Unfortunately at this point the dictaphone stopped recording because it was full! The further questions and discussion are therefore lost to us, providing a visceral reminder of the value of the work oral historians do.
Sarah Dillon, University of Cambridge
“The Ineradicable Eliza Effect and Its Dangers”: Weizenbaum, Pygmalion and the Implications of Gendering AI
One of Dillon’s earlier research starting points had focussed on patterns in the literary habits of scientists engaged in work on artificial intelligence (AI), looking for common authors, themes, etc. This led to a range of categories covering the broad ways in which AI researchers made use of their leisure reading, including the making of an identity and research community. She felt there was potentially an overlap between the kinds of identity-making highlighted by Horrocks and Merchant (pattern stories and composure) and findings from sociological and literary analysis. Dillon suggested that the kinds of leisure reading engaged in by scientists can be understood as contributing to their narrative knowledge (their internalised repertoire of narrative possibilities). The latter seemed to her to lay more in the direction of the Narrative Science project. In the context of these wider thoughts, Dillon’s paper sought to follow the deep connections between literary sources and challenges faced by AI research over the course of the twentieth century, using specific pairings between literary texts and scientific texts and figures in AI. These could include figures such as, Alan Turing and Samuel Butler, Daniel Dennett and Richard Powers, and Marvin Minsky and Harry Harrison.
At present these particular cases aren’t ready for presentation, so instead she focused on Joseph Weizenbaum and George Bernard Shaw, particularly the former’s ‘Eliza effect’ (in which people come to respond to AI interlocutors as though they are human) and Shaw’s Pygmalion (in which a lower class woman is taught to pass as an upper class lady). Her interests concern, amongst other things, the gendered nature of the relationships evoked by these literary-scientific implications, and the kinds of social and epistemic results they bring about. Weizenbaum’s interpretation of the Eliza effect, and his reading of it as a problem, can be seen as a particular instantiation of a broader political problem, namely that of where power lies and to what we should recognise as human. Shaw’s play is full to the brim with this kind of commentary, Eliza falling in and out of different and competing definitions of humanity, or at least definitions of humanity worth regarding.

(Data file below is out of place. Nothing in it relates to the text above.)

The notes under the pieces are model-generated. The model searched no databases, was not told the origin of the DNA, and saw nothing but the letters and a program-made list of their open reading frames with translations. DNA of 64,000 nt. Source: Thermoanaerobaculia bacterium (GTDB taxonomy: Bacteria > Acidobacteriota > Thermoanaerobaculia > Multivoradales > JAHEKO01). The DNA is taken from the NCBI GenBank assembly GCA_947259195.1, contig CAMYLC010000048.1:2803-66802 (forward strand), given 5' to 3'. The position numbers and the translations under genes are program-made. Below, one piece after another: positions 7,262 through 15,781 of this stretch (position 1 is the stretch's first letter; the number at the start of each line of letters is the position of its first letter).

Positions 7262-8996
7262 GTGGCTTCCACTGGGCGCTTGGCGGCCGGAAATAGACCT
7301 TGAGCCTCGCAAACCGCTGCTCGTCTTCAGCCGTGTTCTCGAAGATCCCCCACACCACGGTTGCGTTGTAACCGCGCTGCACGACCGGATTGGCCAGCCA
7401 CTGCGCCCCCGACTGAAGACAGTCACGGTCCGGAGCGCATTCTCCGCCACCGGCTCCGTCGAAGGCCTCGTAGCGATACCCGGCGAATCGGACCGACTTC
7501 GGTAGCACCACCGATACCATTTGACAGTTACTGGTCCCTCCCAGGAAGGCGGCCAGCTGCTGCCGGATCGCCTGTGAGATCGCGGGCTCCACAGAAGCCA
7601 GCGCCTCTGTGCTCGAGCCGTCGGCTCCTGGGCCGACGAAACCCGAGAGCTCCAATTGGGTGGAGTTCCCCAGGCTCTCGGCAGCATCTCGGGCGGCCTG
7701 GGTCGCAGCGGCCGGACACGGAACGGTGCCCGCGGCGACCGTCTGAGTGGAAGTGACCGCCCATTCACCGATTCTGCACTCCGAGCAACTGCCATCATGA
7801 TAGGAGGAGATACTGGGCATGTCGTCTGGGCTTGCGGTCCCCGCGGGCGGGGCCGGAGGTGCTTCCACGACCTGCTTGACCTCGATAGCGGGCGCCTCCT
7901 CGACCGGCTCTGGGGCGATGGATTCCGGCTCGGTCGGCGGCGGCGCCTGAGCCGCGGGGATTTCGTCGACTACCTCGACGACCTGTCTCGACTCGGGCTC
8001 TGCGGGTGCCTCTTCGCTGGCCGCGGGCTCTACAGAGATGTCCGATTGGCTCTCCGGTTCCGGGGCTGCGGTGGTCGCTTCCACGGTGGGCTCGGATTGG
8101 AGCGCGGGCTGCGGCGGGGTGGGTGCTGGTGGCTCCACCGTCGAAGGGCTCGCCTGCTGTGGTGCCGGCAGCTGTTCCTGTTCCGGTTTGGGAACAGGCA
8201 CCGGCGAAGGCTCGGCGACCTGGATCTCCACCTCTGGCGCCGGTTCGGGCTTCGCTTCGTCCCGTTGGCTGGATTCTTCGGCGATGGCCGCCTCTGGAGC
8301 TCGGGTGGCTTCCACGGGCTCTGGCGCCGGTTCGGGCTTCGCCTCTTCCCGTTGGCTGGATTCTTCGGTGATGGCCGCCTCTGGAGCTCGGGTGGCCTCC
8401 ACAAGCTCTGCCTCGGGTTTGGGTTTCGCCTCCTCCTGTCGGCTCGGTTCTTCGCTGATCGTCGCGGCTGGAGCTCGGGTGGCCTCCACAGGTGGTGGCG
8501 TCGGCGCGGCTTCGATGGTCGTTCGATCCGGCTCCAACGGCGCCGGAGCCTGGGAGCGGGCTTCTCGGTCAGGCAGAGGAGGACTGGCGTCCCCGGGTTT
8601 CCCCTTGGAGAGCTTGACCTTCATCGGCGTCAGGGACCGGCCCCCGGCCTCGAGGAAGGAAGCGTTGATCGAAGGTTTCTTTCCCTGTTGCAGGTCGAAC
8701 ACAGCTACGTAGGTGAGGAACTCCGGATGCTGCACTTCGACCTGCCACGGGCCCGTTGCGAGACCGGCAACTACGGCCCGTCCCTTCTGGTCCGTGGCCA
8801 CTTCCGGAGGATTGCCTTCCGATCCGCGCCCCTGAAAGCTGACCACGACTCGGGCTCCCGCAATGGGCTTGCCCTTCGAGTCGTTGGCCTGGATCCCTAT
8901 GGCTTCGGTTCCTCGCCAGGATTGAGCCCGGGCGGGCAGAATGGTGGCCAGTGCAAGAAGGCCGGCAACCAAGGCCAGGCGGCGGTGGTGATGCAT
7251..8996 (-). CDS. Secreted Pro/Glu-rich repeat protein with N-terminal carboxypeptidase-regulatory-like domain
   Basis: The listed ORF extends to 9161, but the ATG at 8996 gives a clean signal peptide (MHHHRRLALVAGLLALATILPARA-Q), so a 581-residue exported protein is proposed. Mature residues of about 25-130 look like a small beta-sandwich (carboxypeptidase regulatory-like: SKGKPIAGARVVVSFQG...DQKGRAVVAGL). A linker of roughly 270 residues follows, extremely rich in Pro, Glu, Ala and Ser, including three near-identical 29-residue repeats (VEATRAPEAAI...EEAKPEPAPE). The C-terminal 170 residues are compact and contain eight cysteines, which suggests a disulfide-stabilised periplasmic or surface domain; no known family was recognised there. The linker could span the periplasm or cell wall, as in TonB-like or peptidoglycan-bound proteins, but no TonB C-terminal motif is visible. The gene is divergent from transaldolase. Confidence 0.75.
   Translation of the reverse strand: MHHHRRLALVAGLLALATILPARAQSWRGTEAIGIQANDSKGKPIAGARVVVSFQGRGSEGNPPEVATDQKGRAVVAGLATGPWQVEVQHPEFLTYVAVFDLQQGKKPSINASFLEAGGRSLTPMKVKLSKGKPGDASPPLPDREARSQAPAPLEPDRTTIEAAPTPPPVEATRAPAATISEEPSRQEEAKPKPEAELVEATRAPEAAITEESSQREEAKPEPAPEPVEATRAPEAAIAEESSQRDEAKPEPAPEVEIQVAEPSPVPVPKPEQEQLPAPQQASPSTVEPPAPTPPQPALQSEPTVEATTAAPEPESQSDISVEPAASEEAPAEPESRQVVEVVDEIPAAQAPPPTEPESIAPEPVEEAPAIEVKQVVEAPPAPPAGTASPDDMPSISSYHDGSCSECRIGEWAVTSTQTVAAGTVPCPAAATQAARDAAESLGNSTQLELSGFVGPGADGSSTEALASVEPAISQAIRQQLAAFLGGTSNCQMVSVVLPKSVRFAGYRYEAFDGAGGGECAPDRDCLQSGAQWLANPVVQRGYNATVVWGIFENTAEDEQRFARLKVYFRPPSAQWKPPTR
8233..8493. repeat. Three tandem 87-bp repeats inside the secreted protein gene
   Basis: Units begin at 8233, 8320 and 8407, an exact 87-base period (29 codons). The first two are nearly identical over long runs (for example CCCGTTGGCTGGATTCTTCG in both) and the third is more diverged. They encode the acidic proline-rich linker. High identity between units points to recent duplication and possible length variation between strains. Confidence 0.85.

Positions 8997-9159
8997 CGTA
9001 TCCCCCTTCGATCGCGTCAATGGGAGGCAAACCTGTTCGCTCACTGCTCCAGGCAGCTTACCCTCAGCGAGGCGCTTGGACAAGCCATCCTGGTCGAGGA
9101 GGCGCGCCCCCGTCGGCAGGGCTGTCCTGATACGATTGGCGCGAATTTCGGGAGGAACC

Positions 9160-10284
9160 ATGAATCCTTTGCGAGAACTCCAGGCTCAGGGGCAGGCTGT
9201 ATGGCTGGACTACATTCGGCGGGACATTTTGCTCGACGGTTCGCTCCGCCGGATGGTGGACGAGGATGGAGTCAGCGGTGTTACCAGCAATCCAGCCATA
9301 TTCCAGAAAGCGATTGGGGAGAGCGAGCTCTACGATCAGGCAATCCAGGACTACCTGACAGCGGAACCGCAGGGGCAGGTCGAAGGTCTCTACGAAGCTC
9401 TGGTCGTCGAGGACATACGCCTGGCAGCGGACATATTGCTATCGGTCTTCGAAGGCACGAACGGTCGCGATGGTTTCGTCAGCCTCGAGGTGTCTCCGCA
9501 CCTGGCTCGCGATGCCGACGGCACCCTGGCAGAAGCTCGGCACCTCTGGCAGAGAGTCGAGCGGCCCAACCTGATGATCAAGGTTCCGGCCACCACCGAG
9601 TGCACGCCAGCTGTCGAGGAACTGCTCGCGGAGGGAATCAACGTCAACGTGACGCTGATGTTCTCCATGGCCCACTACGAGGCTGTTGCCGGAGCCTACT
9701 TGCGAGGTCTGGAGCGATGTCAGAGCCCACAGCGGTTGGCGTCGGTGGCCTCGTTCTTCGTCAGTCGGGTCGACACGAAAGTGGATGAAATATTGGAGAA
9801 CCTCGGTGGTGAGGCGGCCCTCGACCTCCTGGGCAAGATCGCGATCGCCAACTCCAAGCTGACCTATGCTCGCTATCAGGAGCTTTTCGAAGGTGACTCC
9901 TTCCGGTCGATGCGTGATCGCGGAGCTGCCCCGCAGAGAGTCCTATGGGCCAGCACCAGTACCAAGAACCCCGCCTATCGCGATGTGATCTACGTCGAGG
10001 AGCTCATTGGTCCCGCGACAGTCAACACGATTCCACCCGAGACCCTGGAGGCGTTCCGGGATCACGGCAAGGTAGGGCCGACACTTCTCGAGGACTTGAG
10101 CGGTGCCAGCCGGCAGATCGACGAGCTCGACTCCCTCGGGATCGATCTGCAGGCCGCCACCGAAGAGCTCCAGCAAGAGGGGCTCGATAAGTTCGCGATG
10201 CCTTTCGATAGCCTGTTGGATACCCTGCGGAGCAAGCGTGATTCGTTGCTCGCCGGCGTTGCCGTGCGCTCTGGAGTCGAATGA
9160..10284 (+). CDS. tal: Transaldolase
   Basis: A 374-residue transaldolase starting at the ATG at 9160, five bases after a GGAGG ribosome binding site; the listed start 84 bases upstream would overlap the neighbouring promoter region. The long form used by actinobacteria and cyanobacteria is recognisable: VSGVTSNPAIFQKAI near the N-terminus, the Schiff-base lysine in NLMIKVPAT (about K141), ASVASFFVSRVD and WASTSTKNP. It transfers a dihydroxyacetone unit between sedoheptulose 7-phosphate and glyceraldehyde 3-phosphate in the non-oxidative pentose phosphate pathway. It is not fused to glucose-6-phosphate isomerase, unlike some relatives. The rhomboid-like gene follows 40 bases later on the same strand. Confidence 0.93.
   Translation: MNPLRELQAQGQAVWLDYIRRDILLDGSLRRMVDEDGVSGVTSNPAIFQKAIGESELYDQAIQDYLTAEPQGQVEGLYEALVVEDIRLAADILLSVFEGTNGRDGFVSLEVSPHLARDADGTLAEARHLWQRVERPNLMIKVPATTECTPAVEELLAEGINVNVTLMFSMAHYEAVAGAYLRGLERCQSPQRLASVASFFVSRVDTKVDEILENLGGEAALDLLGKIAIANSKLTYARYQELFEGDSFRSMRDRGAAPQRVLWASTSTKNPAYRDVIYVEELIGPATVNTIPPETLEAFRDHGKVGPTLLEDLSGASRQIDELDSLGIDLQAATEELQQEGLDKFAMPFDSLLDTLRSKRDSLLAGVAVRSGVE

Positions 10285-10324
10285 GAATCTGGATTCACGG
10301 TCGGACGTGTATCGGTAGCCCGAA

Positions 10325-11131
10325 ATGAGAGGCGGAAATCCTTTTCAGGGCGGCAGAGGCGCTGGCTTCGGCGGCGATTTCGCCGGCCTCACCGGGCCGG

Later in the play, as Eliza learns more and more, she enters into the position of something like a personal assistant (before, that is, eventually taking off). This is significant given the emergence of a new norm in AI systems in the twentieth and twenty-first centuries, making software adopt the name, persona, and voice of a woman. Recognising the back and forth between the literary and the scientific opens up new opportunities for critique, making very plain how the same kinds of critique and commentary present in Pygmalion can be applied doubly to Alexa, Cortana, and all the other female gendered AI personal assistants that, in being so gendered, serve to replicate the power relations and othering of women.
In the question period we asked for further insight into the relationship between the fictional and ‘factual’ narratives being explored here. Dillon is interested in making the strong argument that in as much as these literary narratives depend on and produce particular ontologies, ontologies that scientists are likewise guided by and guiding us towards, they are contributing to the world-building of science just as published journal articles do. Another participant pointed to an overlap between this talk and one given in the previous seminar, by Heike Hartung. Both Hartung and Dillon had paired George Bernard Shaw with particular scientific figures, so as to provide a vehicle for deeper analysis of the literary and scientific at once. Dillon explained that one of her next steps will be to look in more depth at Shaw’s wider output, to see what it might teach us about understandings of intelligence, just as we had seen in the previous seminar but there with attention to understandings of ageing.
The next seminar took place on the 28th of May and featured Emily Hayes and Dominic Berry (me). A blog post will follow soon. Also keep your eyes peeled for our first working papers, available for download on our website and circulated to members of our mailing list. We also recently hosted a variety of workshops concerning Time (30-31 May), Polyphony (3rd June), and Environment (18-19 July), about which further information will be shared soon. Remember if you want to keep up-to-date, just join our mailing list from the website home page.